From The Heart

I have been asked a lot, of late, about my very personal writing, and it strikes me that I have a bit to say about this…Well, here it is, my imaginary friend.

My background in writing is non-fiction and academic, although I did – and sometimes still do – write bad poetry. My first university English courses certainly emphasized formal, technical writing, in which the personal was distinctly frowned upon. I don’t recall this posing a problem at the time, but as the years went by and I became immersed in the world of business, my distress at the formulaic and superficial writing – of business in particular – became acute. These were also the years when such trite expressions as “Have a Nice Day” began to be repeated, ad nauseam, often mandated by head offices in the belief that this somehow constituted a customer care ethic. On one particularly poignant occasion, an overly squeaky, bubbling cashier caused a woman in the line ahead of me to burst into tears, and to tell the young woman she’d just come from a funeral and merely wanted to get home quickly…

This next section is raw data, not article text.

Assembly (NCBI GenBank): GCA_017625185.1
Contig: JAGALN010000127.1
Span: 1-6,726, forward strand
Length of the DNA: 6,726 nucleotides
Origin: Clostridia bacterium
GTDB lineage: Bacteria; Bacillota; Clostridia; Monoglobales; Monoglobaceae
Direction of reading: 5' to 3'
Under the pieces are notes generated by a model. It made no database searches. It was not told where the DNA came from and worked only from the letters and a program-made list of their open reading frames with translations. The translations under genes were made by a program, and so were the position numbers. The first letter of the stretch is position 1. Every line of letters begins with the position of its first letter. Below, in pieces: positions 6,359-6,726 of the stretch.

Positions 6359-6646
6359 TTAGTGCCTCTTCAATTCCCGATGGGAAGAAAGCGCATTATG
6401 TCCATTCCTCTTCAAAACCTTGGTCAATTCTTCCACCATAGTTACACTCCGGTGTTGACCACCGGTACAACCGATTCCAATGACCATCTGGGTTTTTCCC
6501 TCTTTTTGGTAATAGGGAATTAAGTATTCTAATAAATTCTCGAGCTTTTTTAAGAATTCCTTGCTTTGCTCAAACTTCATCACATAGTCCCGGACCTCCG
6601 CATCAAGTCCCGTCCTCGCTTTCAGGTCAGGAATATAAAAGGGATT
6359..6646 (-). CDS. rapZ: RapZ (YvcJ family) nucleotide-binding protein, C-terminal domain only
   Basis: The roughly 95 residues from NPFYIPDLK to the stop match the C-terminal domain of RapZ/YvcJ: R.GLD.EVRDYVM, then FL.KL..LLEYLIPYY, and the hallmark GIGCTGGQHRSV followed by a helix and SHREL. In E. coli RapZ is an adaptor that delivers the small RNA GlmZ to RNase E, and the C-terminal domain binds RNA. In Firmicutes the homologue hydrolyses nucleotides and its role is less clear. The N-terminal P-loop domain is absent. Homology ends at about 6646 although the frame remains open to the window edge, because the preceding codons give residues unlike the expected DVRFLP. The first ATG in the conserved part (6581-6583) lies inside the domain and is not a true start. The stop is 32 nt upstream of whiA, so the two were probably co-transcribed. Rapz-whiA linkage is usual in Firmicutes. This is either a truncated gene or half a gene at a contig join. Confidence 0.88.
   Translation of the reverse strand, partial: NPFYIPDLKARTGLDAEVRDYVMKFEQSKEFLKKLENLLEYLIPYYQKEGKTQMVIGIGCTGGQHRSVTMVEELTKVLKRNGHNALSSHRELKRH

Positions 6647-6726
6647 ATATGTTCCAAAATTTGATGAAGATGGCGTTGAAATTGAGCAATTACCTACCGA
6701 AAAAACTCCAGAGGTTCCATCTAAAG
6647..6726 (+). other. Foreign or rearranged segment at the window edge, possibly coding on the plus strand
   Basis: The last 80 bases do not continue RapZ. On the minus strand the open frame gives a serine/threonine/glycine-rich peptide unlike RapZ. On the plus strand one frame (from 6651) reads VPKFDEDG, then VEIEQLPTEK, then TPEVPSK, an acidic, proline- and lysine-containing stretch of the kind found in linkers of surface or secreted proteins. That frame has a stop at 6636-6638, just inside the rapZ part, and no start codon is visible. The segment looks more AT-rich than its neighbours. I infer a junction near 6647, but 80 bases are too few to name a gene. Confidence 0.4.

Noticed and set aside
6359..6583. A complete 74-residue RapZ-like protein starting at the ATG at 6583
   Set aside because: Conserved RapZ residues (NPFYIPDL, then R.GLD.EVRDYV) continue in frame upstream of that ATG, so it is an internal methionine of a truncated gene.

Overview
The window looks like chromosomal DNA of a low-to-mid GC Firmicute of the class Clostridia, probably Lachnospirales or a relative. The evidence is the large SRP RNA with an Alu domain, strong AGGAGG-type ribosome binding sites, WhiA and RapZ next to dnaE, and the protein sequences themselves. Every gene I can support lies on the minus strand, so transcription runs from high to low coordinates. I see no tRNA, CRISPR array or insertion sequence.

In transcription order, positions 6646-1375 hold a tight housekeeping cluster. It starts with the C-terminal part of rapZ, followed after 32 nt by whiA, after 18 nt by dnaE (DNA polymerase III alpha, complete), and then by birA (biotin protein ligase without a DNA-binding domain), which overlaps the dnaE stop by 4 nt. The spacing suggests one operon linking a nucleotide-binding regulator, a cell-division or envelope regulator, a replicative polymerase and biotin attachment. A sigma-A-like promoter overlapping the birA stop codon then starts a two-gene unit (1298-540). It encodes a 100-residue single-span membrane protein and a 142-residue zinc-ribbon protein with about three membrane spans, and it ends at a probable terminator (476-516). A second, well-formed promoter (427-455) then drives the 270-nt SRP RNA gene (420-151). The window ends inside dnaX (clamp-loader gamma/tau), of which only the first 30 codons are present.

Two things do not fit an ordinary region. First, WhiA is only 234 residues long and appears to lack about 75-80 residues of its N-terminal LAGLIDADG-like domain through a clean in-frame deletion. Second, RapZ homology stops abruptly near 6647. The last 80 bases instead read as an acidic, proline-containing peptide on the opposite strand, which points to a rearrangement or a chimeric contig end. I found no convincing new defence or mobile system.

Which caused a lot of deep thinking on my part. Why on earth would management insist on such rote phrases, instead of teaching a service ethic? The quiet distress of the woman in front of me was self-evident to all but the most clueless. As I began teaching and training people in the hospitality industry, I observed the same sort of mindless, faux-happy approach to people that sincerely bothered me. Surely an ethos of service entails a reading of the customer – whether a boisterous, happy crowd, a hungry family, a quiet couple looking for privacy. I studied marketing, and suffered through endless metric analysis of why the broadcast mediums were losing advertising share. I began a thesis on social media marketing and was influenced by Theodore Zeldin, who wrote of the dead language of business, and David Whyte, who wrote of the need for poetry in corporate life. And, of course, I pondered the spectacular rise of social media, from blogging to Facebook and everything in between.